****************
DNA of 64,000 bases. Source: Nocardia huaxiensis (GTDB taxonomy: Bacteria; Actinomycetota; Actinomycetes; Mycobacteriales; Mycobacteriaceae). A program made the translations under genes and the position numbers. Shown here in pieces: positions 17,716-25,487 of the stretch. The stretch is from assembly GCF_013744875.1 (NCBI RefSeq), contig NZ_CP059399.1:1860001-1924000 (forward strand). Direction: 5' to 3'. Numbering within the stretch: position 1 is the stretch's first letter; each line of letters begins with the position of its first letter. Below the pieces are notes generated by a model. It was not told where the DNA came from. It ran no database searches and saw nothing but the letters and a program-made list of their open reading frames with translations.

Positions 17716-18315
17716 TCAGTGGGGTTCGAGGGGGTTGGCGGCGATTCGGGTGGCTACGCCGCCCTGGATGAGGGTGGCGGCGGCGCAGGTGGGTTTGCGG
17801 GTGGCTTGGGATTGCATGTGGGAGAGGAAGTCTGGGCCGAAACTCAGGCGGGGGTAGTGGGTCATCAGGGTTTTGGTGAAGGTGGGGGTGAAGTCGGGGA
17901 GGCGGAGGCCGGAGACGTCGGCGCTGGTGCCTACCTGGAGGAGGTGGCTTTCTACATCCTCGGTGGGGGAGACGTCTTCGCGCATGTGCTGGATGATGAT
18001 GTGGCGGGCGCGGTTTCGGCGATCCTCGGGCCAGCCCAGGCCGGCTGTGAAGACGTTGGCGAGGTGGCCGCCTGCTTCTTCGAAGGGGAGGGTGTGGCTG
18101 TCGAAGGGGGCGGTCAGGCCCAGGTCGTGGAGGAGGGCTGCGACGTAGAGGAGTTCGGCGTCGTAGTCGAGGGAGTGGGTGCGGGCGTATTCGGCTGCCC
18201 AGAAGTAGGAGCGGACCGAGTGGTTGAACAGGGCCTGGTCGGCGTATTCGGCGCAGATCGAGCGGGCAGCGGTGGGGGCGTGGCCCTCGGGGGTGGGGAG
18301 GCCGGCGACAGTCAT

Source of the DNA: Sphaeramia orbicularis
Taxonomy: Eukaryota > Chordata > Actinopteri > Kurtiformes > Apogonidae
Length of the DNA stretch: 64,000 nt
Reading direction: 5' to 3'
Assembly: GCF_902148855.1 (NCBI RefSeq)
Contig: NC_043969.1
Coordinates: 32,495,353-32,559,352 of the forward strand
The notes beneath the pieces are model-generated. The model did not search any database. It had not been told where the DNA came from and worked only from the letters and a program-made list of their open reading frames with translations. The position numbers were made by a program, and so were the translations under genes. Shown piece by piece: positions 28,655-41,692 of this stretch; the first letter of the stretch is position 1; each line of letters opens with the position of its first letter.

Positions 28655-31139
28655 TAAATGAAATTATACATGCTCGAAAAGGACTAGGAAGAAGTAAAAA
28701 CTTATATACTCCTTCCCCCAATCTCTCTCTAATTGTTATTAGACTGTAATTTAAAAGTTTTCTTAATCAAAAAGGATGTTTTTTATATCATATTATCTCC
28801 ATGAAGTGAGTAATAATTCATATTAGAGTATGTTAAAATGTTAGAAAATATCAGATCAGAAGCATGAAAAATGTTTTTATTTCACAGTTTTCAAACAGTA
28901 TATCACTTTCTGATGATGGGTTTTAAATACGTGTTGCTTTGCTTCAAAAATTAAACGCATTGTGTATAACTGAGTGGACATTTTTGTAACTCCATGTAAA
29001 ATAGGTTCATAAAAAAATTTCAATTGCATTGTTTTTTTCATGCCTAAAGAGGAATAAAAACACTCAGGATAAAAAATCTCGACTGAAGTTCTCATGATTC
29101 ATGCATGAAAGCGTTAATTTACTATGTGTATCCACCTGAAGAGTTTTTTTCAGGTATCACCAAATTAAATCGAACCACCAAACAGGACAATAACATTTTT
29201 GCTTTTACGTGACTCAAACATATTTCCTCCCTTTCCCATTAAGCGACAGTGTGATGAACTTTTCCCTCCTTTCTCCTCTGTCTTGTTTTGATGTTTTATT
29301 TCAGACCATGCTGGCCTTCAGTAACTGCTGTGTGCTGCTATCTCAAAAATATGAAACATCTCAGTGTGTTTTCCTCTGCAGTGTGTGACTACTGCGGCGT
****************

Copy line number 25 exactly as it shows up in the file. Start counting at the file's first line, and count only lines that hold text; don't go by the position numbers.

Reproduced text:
29201 GCTTTTACGTGACTCAAACATATTTCCTCCCTTTCCCATTAAGCGACAGTGTGATGAACTTTTCCCTCCTTTCTCCTCTGTCTTGTTTTGATGTTTTATT